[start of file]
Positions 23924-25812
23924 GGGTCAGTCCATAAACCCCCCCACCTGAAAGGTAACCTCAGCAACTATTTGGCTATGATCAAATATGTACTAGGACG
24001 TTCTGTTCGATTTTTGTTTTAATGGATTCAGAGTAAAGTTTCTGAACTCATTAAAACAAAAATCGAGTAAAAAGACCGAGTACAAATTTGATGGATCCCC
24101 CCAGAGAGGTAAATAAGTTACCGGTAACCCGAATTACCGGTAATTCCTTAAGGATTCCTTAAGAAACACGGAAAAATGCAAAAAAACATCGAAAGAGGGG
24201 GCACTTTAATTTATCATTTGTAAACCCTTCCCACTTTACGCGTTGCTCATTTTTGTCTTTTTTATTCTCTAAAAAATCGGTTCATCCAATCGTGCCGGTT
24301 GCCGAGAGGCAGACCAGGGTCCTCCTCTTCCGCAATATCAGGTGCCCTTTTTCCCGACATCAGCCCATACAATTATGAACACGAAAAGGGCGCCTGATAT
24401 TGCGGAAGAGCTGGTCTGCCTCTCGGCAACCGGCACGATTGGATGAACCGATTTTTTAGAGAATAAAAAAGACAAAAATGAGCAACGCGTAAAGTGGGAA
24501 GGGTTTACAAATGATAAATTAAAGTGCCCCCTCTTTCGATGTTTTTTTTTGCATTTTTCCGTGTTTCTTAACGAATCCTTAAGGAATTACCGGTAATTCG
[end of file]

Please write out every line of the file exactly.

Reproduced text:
Positions 23924-25812
23924 GGGTCAGTCCATAAACCCCCCCACCTGAAAGGTAACCTCAGCAACTATTTGGCTATGATCAAATATGTACTAGGACG
24001 TTCTGTTCGATTTTTGTTTTAATGGATTCAGAGTAAAGTTTCTGAACTCATTAAAACAAAAATCGAGTAAAAAGACCGAGTACAAATTTGATGGATCCCC
24101 CCAGAGAGGTAAATAAGTTACCGGTAACCCGAATTACCGGTAATTCCTTAAGGATTCCTTAAGAAACACGGAAAAATGCAAAAAAACATCGAAAGAGGGG
24201 GCACTTTAATTTATCATTTGTAAACCCTTCCCACTTTACGCGTTGCTCATTTTTGTCTTTTTTATTCTCTAAAAAATCGGTTCATCCAATCGTGCCGGTT
24301 GCCGAGAGGCAGACCAGGGTCCTCCTCTTCCGCAATATCAGGTGCCCTTTTTCCCGACATCAGCCCATACAATTATGAACACGAAAAGGGCGCCTGATAT
24401 TGCGGAAGAGCTGGTCTGCCTCTCGGCAACCGGCACGATTGGATGAACCGATTTTTTAGAGAATAAAAAAGACAAAAATGAGCAACGCGTAAAGTGGGAA
24501 GGGTTTACAAATGATAAATTAAAGTGCCCCCTCTTTCGATGTTTTTTTTTGCATTTTTCCGTGTTTCTTAACGAATCCTTAAGGAATTACCGGTAATTCG